The Garden State Equality suit was filed in 2010 and sought an immediate Supreme Court ruling. The court sent the suit back to the lower courts to “develop a record”; after the DOMA decision in June, however, the plaintiffs sought summary judgment, arguing that New Jersey same-sex couples in civil unions would be treated differently under federal law than married couples.
Jacobson agreed with the Garden State Equality plaintiffs. She said in her decision that the Supreme Court’s ruling in United States v. Windsor, which invalidated section 3 of the Defense of Marriage Act, meant that New Jersey same-sex couples would not have access to “many federal benefits.”
“[T]his court holds that New Jersey’s denial of marriage to same-sex couples now violates” the state constitution’s equal-protection clause, she wrote. “The equality demanded by Lewis v. Harris now requires that same-sex couples in New Jersey be allowed to marry.”
Gorenberg said Judge Jacobson recognized that “with no federal barrier, the State of New Jersey is all that stands between our plaintiffs and the full recognition of their rights.” She said there are 1,138 citations of marriage in federal statutes covering everything from tax and immigration law to Social Security and spousal recognition by the military. Federal law does not recognize civil unions and it was unlikely that it would anytime in the near future, she said. Only marriage, which is governed by state laws, is recognized, which meant that New Jersey needed to allow same-sex marriages.
The judge, Gorenberg said, found that “state action is the root, the structure that deprives people of their benefits.”
Though a challenge is expected, Gorenberg is confident that the Supreme Court will uphold Jacobson’s decision. Plaintiffs also plan to challenge any request for a stay of the decision, because “the harm to people is too extreme.”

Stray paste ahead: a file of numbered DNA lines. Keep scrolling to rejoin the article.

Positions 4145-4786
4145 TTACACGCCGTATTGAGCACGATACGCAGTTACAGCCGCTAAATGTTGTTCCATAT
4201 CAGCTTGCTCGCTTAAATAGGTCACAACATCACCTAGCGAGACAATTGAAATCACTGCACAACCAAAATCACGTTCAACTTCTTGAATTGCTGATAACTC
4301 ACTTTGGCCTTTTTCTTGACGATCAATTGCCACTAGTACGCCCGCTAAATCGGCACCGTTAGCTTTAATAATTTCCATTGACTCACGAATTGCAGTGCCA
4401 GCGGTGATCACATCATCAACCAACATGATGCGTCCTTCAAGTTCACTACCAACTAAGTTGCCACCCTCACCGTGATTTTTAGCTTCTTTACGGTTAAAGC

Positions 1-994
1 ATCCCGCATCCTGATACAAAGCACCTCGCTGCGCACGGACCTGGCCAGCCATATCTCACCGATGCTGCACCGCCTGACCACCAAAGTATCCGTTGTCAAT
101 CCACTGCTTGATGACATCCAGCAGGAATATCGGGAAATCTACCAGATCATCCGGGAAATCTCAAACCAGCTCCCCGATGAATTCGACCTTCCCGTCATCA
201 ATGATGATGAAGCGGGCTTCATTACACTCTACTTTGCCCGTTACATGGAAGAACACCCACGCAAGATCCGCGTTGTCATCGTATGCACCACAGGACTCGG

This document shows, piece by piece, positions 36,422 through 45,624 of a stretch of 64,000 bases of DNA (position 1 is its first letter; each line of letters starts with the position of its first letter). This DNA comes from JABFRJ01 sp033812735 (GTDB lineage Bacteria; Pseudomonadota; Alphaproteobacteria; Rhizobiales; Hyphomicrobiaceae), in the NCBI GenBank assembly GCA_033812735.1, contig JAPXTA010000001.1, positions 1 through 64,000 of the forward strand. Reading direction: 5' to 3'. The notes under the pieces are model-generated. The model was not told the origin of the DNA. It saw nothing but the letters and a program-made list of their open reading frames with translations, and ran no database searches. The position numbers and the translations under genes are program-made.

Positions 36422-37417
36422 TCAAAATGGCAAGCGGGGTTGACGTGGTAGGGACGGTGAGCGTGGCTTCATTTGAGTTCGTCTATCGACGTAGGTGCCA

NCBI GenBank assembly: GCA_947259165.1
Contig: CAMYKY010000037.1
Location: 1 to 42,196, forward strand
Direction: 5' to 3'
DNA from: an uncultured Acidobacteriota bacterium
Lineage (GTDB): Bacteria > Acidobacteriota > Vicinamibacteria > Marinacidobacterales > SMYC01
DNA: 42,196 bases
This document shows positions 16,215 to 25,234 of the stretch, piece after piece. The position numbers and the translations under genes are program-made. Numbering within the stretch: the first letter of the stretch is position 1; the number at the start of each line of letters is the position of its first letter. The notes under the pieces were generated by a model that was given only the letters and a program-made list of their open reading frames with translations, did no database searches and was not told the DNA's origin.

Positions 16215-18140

“There are over 16,000 same-sex couples in New Jersey, many raising children,” she said. “All that happens by appealing this case is that we will be jeopardizing their rights to federal benefits.”
Larry Lustberg, of the Newark law firm Gibbons P.C., which also represented the plaintiffs, said Friday that, were a stay to be granted, they would move quickly to respond. “If there is a stay and my clients cannot get married, I am going to go directly to the Supreme Court and skip over the appellate decision,” he said.
Same-sex couples were both joyous and cautious in the wake of the decision. Most said they planned to file for licenses on October 21.
Louise Walpin and Marsha Shapiro, of South Brunswick, have been together for 24 years. They signed on as plaintiffs in the Garden State Equality suit because they said they felt unprotected by the state’s civil unions law, which they said confers second-class citizenship on gay and lesbian couples.
“This is the first day that we are full citizens,” Shapiro said. “This was the only thing standing in the way.”